The Letter Killers Club

The Letter Killers Club

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Overview

A New York Review Books Original

The Letter Killers Club is a secret society of self-described “conceivers” who, to preserve the purity of their conceptions, will commit nothing to paper. (What, after all, is your run-of-the-mill scribbler of stories if not an accomplished corruptor of conceptions?) The logic of the club is strict and uncompromising. Every Saturday, members meet in a firelit room filled with empty black bookshelves where they strive to top one another by developing ever unlikelier, ever more perfect conceptions: a rehearsal of Hamlet hijacked by an actor who vanishes with the role; the double life of a merry medieval cleric derailed by a costume change; a machine-run world that imprisons men’s minds while conscripting their bodies; a dead Roman scribe stranded this side of the River Acheron. But in this book set in an ominous Soviet Moscow of the 1920s, the members of the club are strangely mistrustful of one another, while all are under the spell of its despotic President, and there is no telling, in the end, just how lethal the purely conceptual—or, for that matter, letters—may be.

Product Details

ISBN-13: 9781590174500
Publisher: New York Review Books
Publication date: 12/06/2011
Series: NYRB Classics Series
Edition description: Original
Pages: 144
Sales rank: 971,266
Product dimensions: 5.02(w) x 8.20(h) x 0.46(d)

About the Author

Sigizmund Krzhizhanovsky (1887–1950), the Ukrainian-born son of Polish emigrants, studied law and classical philology at Kiev University. After graduation and two summers spent exploring Europe, he was obliged to clerk for an attorney. A sinecure, the job allowed him to devote most of his time to literature and his own writing. In 1920, he began lecturing in Kiev on theater and music. The lectures continued in Moscow, where he moved in 1922, by then well known in literary circles. Lodged in a cell-like room on the Arbat, Krzhizhanovsky wrote steadily for close to two decades. His philosophical and phantasmagorical fictions ignored injunctions to portray the Soviet state in a positive light. Three separate efforts to print collections were quashed by the censors, a fourth by World War II . Not until 1989 could his work begin to be published. Like Poe, Krzhizhanovsky takes us to the edge of the abyss and forces us to look into it. “I am interested,” he said, “not in the arithmetic, but in the algebra of life.”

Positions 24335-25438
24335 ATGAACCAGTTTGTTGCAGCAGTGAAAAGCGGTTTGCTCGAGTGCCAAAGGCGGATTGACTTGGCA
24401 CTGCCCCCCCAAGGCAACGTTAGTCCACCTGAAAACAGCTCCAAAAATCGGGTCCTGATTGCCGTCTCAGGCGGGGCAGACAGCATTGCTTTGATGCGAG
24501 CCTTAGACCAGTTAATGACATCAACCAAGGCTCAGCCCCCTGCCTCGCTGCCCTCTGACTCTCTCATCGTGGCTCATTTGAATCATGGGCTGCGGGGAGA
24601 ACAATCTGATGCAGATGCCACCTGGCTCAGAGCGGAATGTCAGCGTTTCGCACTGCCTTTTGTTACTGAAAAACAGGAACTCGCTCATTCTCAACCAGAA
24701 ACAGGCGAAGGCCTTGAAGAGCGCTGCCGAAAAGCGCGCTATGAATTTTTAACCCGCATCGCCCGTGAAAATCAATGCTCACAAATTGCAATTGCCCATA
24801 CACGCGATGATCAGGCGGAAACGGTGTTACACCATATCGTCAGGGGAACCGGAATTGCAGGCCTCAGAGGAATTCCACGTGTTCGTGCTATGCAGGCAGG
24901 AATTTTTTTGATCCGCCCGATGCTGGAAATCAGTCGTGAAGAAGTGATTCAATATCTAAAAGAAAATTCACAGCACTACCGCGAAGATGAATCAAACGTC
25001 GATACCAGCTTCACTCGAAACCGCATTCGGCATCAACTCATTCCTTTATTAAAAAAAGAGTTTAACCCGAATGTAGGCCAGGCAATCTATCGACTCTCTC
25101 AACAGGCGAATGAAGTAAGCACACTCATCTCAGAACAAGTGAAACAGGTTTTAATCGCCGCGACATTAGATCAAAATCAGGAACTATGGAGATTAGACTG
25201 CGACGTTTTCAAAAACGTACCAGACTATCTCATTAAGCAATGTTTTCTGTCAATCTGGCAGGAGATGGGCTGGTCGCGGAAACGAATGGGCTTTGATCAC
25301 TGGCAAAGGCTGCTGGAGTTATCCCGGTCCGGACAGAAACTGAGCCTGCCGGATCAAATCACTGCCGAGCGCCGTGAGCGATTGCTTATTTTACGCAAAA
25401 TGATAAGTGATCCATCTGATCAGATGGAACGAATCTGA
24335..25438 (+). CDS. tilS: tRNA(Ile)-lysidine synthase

Joanne Turnbull’s translations from Russian in collaboration with Nikolai Formozov include Sigizmund Krzhizhanovsky’s Memories of the Future (NYRB Classics), short-listed for the Best Translated Book Award.

Caryl Emerson is the A. Watson Armour III University Professor of Slavic Languages and Literatures at Princeton University.

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Letter Killers Club 3 out of 5 based on 0 ratings. 2 reviews.
Voise15 on LibraryThing More than 1 year ago
Undoubtedly an unique literary experience but one, like an earlier reviewer noted, that somehow left me feeling cold. The main characters not designed to evoke empathy but to set up the literary fireworks.There is a wider social and political context to this work and along with some at times challenging literary and intellectual fantasies this adds up to a challenging but ultimately satisfying read.
Anonymous More than 1 year ago